Dag Wirén

“Honest, straight to the point, balanced but uncompromising - such was the personality of the Swedish composer Dag Wirén. The same can be said of his music: it never tries to be anything but itself, it addresses the listener directly, it obeys unswervingly its own laws.”

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These are words by Jan Carlstedt about Dag Wirén, who together with Lars-Erik Larsson and Gunnar de Frumerie has come to represent the 30s generation in Swedish music. He was born in 1905 and grew up in a musical family in the region of Bergslagen. In 1926 he went to Stockholm to study composition at the State Academy of Music. Along with many other Scandinavian composers and artists he continued his studies in Paris, where he spent some fruitful years during the inter-war-period and was greatly influenced by neo classicism, Les Six and Stravinsky. When listening to Wirén’s music you also find that the Nordic tradition has been a great source of inspiration to his music, above all, Carl Nielsen and Jean Sibelius.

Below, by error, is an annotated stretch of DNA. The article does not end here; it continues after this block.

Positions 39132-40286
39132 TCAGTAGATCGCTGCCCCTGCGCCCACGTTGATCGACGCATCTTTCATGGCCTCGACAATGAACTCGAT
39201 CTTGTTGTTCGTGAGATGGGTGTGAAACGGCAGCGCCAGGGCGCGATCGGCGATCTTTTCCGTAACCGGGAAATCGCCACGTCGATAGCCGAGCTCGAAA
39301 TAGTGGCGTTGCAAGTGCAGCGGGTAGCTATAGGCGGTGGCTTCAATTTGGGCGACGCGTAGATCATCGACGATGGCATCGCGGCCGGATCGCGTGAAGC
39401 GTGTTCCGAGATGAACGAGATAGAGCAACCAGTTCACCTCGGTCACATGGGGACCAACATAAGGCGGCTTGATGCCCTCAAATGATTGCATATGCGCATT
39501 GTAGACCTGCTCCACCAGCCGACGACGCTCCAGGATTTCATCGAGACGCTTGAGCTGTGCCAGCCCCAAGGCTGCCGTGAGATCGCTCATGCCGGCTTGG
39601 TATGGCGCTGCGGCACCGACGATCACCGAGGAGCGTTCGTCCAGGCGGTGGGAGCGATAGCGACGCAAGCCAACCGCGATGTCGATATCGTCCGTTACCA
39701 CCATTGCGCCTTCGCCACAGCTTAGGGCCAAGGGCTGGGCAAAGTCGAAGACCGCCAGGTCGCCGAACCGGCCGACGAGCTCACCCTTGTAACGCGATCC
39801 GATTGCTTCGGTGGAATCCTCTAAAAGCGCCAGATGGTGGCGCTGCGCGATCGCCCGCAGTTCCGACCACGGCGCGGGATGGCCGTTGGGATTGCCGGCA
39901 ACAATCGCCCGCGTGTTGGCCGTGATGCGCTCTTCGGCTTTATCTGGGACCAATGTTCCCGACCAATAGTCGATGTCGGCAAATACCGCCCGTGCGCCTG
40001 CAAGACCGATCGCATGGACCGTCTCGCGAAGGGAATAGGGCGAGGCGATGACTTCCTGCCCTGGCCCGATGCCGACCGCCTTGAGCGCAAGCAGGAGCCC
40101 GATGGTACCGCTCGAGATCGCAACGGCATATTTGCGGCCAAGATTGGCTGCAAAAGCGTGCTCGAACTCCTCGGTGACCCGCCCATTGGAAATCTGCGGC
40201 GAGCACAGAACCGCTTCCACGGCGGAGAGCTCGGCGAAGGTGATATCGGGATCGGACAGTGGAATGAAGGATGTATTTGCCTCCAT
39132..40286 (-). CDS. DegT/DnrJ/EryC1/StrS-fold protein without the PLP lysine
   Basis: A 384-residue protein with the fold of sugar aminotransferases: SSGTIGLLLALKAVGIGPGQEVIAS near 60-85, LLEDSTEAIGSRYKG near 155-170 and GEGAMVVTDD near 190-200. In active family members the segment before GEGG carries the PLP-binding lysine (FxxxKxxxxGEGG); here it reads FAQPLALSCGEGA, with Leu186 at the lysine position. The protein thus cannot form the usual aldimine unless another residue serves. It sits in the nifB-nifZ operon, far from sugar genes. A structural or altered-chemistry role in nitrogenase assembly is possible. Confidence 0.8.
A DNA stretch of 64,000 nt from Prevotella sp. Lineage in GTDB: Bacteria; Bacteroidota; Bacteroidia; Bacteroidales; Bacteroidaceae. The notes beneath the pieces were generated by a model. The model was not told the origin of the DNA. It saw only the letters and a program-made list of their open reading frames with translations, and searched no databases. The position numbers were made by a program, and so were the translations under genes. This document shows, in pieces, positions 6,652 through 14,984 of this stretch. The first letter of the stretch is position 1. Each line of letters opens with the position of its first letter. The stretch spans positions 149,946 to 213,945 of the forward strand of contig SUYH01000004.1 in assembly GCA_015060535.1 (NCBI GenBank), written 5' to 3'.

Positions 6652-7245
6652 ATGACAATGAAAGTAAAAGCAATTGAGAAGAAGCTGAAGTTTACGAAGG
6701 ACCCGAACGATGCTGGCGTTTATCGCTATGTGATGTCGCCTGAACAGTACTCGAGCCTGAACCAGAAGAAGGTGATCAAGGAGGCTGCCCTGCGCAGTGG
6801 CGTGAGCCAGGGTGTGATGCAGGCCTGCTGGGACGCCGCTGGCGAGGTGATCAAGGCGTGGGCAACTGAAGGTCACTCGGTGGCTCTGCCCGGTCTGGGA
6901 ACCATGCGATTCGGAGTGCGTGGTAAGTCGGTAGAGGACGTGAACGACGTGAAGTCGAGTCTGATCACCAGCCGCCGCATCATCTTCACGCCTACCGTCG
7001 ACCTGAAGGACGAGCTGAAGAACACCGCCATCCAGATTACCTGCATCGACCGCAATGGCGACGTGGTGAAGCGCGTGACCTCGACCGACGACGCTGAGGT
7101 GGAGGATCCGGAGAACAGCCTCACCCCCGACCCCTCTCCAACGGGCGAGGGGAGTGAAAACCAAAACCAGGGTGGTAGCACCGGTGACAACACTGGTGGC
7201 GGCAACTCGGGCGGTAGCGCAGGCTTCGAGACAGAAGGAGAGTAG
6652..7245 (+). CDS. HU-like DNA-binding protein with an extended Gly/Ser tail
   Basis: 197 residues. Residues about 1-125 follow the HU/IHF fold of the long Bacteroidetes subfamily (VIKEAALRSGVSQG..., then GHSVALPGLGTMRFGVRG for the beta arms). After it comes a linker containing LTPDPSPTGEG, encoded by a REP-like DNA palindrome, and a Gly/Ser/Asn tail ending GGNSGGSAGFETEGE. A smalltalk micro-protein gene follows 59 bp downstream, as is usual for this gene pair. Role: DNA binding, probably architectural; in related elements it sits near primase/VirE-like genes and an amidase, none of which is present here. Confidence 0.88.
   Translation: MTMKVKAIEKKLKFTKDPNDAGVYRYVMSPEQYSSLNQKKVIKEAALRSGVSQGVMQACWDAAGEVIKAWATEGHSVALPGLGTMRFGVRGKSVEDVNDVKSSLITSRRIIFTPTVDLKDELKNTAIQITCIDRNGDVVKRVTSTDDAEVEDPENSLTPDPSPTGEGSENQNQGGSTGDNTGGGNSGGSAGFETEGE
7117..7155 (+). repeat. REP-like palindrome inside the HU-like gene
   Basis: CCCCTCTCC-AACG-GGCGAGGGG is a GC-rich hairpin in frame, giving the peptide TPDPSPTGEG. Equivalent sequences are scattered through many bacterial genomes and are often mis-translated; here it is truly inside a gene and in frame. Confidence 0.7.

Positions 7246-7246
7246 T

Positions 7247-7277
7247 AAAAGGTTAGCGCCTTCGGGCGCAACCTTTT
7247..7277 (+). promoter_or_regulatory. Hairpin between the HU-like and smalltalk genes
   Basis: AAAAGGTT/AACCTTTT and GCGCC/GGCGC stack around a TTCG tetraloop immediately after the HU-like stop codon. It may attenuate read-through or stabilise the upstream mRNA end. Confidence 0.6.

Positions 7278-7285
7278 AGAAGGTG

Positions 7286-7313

Dag Wirén t Chief among Wirén’s works from this period are Sinfonietta (composed in Paris 1934), the Violoncello Concerto (1936) and Serenade for String Orchestra (1937). The Serenade has won an outstanding popularity in Sweden and also belongs to the most frequently performed Swedish works abroad. The light, diverting, elegant style characterizing his earlier works was later combined with a more serious approach and an obvious deepening of aim and expression. A hallmark of this development is the use of the metamorphosis technique. Wirén lets one small, seemingly insignificant motif permeate a whole work, a motif that expands, and develops through all the movements. 

Symphony No. 3 (1944) and the Violin Concerto (1946) are important works marking his development, and qualitative highlights of his following writing are Symphony No. 4 (1952) and String Quartet No. 4 (1953). Dag Wirén also composed music for the theatre and for the film. Best known among these works is perhaps the stage music to Almqvist’s Amorina (1951), from which the motif to Symphony No. 5 (1964) was collected. Later works of importance include Music for String Orchestra (1967), described by the critics as a late companion to the Serenade, although more stringent in style, String Quartet No. 5 (1970), a Wind Quintet (1971), and a Flute Concertino (1972). 

Dag Wirén still belongs to the most performed Swedish composers. Musicians and audiences of today enjoy his music because of its fresh immediacy and its felicitous combination of solid craftsmanship and genuine lust for life. 

Selected works:

  • Annorstädes vals
  • Ironiska småstycken for Piano
  • Serenade for Strings Op. 11
  • Titania for Female Choir